How to calculate diameter from circumference

A circumference is the distance around any closed curve; it is also a special type of perimeter. However, it generally refers to the circumference of a circle unless otherwise specified. The term "circumference" also may refer to the length of this distance. A diameter of a circle is a line segment that intersects the centre of a circle with its endpoints on the circle. You can calculate the length of a circle's diameter if you know its circumference.

Learn the significance of pi--a value that is defined as the ratio of a circle's circumference to its diameter. This means that pi = c/d where c is the circumference and d is its diameter. Therefore, the equation d = c/(pi) gives you the diameter of a circle when you know its circumference.

Know how to express the value of pi for a particular problem. The value of pi rounded to six decimal places is 3.141593, but the exact value of pi can never be known because its expression as a decimal value does not end nor does it repeat. Therefore, any literal value of pi will always be an estimate. You may simply leave it in the solution as "pi" for some problems; for other problems, you may need to provide an approximate value of pi that is accurate to the desired number of decimal places.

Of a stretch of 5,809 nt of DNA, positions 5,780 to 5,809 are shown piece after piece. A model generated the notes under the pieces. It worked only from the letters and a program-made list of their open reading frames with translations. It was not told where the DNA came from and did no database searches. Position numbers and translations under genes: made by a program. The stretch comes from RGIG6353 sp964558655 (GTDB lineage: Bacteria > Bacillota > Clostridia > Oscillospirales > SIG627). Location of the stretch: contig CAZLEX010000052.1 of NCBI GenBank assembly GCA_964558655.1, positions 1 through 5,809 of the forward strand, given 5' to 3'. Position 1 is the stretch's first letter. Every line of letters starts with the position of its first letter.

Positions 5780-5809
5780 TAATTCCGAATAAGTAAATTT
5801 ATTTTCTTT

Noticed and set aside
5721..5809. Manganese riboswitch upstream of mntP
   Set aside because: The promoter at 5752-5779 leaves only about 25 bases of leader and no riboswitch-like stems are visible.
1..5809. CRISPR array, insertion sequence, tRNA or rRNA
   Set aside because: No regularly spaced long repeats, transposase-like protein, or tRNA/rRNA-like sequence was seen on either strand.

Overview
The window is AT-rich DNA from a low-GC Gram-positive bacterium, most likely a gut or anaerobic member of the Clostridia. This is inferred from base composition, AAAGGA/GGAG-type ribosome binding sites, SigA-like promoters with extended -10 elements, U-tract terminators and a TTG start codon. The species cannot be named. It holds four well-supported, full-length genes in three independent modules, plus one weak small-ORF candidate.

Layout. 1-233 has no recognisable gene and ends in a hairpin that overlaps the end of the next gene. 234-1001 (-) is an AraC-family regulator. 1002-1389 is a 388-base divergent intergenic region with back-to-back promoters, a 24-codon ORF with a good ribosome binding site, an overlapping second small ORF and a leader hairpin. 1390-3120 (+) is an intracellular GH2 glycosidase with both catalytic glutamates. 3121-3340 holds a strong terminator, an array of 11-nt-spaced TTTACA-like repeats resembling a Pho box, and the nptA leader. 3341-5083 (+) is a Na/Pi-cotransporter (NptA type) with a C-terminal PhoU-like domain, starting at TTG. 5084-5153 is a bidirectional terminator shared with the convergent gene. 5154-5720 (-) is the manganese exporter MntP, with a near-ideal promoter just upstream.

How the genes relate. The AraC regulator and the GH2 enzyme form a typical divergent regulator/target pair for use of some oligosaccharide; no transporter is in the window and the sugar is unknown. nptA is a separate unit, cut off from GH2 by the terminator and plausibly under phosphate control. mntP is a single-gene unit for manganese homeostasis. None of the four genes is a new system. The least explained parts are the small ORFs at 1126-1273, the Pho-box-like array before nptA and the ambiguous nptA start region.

Solve for the diameter when the circumference is a multiple of pi. If the circumference is 4(pi), then d = c/(pi) = 4(pi)/(pi) = 4 using the formula in Step 1.

Solve for the diameter with an approximation of pi. If the circumference is 12, you know the diameter is d = c/(pi) = 12/(pi). You can estimate the diameter to two decimal places as d = 12/3.142 = 3.82. Note that using a value of pi that is accurate to three decimal places in your calculation ensures two decimal places of accuracy in the final answer. This eliminates the possibility of round-off error in the second decimal place of the final answer.

Things You'll Need

  • Calculator
Cite this Article A tool to create a citation to reference this article Cite this Article

About the Author

Allan Robinson has written numerous articles for various health and fitness sites. Robinson also has 15 years of experience as a software engineer and has extensive accreditation in software engineering. He holds a bachelor's degree with majors in biology and mathematics.